It’s that time of year again. What I like to call “Prize Season” here in Australia. Last Monday night the prestigious National Photographic Portrait Prize (NPPP) was announced in Canberra at the National Portrait Gallery (NPG). A tall Melburnian, a photographer of some four decades experience, walked away with an extra $25,000 to his name. At the same time, 45 other photographers sighed, knowing they had come close, but missing out on the ultimate recognition.
And, in the coming months we’ll find out who most impressed the judges in the Headon contest, the Moran – the daddy of prize purses, with $100K awaiting the winner – and a slew of others. There are two certainties with Prize Season – someone will win and the judges’ decisions will be robustly debated by others.
The NPPP exhibition of the 46 finalists’ works opens to the public the following day. Everyone of them is a winner in my opinion – they all made the cut. And sure there has to be ONE winner, but while THE winner gets the money and “fame”, anyone of them could have been that ONE. I think it’s fair to say that this year’s batch are of a consistently high standard. In fact I’m not sure that it could be argued that any of the 46 shouldn’t be hanging in this show. As always, there is a diversity of subject matter and styles. The subjectivity of art appreciation is such that some will appeal more than others to you and me. But, the three judges, who somehow managed to wade through a mammoth 1500 entries and cull them to this gallery of portraiture in a single day – how do they do it? – are to be congratulated.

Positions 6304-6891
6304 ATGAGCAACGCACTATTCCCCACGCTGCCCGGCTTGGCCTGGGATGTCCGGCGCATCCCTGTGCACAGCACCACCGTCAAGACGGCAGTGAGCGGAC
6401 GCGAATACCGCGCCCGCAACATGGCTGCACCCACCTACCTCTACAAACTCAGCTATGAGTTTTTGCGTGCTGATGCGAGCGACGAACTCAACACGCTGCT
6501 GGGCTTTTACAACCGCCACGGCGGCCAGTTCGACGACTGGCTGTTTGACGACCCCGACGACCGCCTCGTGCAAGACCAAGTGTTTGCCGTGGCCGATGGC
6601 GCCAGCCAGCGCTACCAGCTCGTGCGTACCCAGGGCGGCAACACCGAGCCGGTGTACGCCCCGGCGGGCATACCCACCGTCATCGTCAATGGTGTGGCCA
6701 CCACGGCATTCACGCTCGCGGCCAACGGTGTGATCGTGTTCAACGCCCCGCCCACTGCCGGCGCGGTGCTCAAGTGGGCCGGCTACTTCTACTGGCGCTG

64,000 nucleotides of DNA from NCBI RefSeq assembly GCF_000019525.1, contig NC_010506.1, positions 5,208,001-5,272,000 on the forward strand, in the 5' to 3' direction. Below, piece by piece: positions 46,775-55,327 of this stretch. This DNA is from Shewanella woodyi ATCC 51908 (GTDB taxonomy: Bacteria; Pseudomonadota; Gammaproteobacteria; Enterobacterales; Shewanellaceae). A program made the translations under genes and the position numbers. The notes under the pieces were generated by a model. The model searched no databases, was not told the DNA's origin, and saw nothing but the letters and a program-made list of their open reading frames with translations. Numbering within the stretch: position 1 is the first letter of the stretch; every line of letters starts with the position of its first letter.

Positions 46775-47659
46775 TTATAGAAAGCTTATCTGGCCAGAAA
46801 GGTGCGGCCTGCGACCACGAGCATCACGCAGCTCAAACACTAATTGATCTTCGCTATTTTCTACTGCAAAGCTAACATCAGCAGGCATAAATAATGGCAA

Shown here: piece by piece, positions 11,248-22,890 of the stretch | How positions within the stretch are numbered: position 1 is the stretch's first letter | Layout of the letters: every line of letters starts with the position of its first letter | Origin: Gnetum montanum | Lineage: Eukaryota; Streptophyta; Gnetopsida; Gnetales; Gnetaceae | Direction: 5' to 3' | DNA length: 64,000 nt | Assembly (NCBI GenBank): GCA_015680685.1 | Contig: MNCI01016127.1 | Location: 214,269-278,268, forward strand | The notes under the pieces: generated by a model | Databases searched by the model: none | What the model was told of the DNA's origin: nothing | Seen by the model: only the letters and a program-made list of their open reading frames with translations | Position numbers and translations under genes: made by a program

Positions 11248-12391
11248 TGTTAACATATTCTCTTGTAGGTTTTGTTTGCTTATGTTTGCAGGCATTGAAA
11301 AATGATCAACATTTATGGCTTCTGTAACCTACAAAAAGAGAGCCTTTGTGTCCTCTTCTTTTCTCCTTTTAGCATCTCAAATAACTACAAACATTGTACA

This year’s NPPP went to a Melbourne-based photographer, Rod McNicol.
More specifically he works out of St Kilda, “the cultural heart of Australia“, he told me, with only a hint of a grin.
And as if to prove his claim, he told me his studio is located next door to the studio of last year’s recipient of the NPPP gong, Jacqueline Mitelman. It might pay to keep a close eye on this trend. Maybe hopefuls for next years’ prize should start looking for studio space on the golden St Kilda strip.
Rod McNicol has been in the finalist’s enclosure a number of times before, both in the Prizes’ current guise, under the care of the NPG and previously, as The Australia Photographic Portrait Prize, administered by the Art Gallery of NSW, and colloquially known as the ‘Photographic Archibald’. In fact he won The Australia Photographic Portrait Prize in 2004. And, in 2005 received the Director’s Choice Award and Highly Recommended Award in the Tweed River Gallery’s ‘Olive Cotton Portrait Prize’. So he’s certainly no flash in the pan. He is a tall man, seemingly gentle, quietly reassured and personable. His photographic style is well established. He shoots straight on studio portraits, from about waist up, hard up against fairly homogeneously coloured backdrops. They are quiet, contemplative and recognisable.
The subject in McNicol’s winning portrait this year is a long term friend. Watching them interact during the press launch of the Prize yesterday, their familiarity with each other was evident in the ease of each other’s company. Unlike Rod, Jack Charles, the subject, is a diminutive Aboriginal man with long wavey grey locks rounded out with a lengthy beard. He is also a story teller, though he uses words – many of them in the short time we spent together – instead of pictures.